Kidney cancer is cancer that begins in the kidneys. Your kidneys are two bean-shaped organs, each about the size of your fist. They're located behind your abdominal organs, with one kidney on each side of your spine.
In adults, renal cell carcinoma is the most common type of kidney cancer. Other less common types of kidney cancer can occur. Young children are more likely to develop a kind of kidney cancer called Wilms' tumor.
The incidence of kidney cancer seems to be increasing. One reason for this may be the fact that imaging techniques such as computerized tomography (CT) scans are being used more often. These tests may lead to the accidental discovery of more kidney cancers. Kidney cancer is often discovered at an early stage, when the cancer is small and confined to the kidney.
Kidney cancer usually doesn't have signs or symptoms in its early stages. In time, signs and symptoms may develop, including:
It's not clear what causes most kidney cancers.
Doctors know that kidney cancer begins when some kidney cells develop changes (mutations) in their DNA. A cell's DNA contains the instructions that tell a cell what to do. The changes tell the cells to grow and divide rapidly. The accumulating abnormal cells form a tumor that can extend beyond the kidney. Some cells can break off and spread (metastasize) to distant parts of the body.
Your medical history, general health, the size, location of cancer and many other factors are considered in determining the treatment needed.
Surgery: Is the standard treatment for most cases of adult kidney cancers that have not spread to distant areas of the body. Based on location, size your doctor will decide if only a part of the kidney (partial nephrectomy) or entire kidney needs to be removed (radical nephrectomy). This operation can be done by traditional open technique or by keyhole incisions (laparoscopic), and this will be decided based on CT scan and technical accessibility of the tumor. The goal of partial nephrectomy is to remove the entire tumor while preserving as much normal kidney tissue as possible.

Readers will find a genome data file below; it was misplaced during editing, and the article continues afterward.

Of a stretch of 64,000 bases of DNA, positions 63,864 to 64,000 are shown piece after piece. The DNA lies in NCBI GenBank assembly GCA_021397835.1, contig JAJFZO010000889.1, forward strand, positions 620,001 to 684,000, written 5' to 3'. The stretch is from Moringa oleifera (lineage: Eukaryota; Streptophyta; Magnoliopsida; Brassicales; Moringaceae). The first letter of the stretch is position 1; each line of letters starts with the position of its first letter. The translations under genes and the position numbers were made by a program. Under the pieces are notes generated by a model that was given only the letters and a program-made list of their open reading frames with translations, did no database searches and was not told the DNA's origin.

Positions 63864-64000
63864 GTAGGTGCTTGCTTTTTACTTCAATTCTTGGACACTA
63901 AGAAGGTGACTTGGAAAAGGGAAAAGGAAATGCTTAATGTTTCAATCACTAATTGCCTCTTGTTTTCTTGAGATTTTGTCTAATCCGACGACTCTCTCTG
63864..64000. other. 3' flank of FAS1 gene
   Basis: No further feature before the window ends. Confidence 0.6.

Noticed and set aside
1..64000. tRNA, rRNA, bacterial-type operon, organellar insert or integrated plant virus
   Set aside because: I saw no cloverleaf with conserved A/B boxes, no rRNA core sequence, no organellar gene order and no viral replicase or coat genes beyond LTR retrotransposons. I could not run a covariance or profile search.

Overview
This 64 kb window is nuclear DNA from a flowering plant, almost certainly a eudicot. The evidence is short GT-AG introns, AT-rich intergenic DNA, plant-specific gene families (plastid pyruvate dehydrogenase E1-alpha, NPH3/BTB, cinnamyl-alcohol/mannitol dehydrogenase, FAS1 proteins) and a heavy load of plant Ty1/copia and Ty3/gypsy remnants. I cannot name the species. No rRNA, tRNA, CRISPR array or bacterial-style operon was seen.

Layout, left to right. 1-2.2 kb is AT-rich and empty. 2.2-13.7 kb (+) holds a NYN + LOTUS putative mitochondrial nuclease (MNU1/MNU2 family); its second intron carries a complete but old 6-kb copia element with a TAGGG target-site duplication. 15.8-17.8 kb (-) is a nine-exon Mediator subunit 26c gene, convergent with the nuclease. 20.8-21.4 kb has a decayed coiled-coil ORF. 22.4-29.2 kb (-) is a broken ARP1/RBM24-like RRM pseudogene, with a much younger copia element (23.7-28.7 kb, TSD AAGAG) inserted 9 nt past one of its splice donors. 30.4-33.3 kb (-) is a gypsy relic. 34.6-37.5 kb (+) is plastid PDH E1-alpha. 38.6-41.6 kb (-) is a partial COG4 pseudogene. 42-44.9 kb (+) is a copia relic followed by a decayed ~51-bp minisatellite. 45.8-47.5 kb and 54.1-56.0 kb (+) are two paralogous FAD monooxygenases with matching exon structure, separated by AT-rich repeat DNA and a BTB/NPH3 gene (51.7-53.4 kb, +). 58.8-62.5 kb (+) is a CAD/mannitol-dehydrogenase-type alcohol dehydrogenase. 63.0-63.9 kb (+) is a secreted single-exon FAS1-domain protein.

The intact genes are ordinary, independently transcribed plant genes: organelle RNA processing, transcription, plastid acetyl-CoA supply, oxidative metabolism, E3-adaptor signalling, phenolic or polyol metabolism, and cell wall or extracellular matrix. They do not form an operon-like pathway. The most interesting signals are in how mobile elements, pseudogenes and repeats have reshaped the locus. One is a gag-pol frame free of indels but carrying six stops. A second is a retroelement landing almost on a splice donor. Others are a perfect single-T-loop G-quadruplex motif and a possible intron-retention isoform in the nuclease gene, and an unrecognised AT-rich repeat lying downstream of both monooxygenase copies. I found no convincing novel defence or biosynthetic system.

Immunotherapy: This group of drugs stimulates your immune system to attack cancer. These drugs are used in patients where the tumor has spread beyond the kidney to other organs. But it has shown some decrease in tumor size in only 20% of patients. These drugs are given intravenously either before or after nephrectomy.
Targeted Agents: These drugs cause the vessels supplying the tumor to regress. It can slow the progress of kidney cancer and allow patients to live longer. These drugs are taken orally but they can be associated with side effects including fatigue, hypertension, and skin problems. But most patients are able to tolerate these drugs fairly well and appear to benefit from them. Like immunotherapy, these drugs can be used either before or after nephrectomy. The other drawback is these drugs are expensive at present.
Factors that can increase the risk of kidney cancer include:
Taking steps to improve your health may help reduce your risk of kidney cancer. To reduce your risk, try to:
Prepared by: SHAFIKAH RAHIM
Blok Utara, Pusat Pengajaran dan Latihan (Aras 1)
Hospital Sultan Abdul Aziz Shah
Persiaran Mardi - Upm,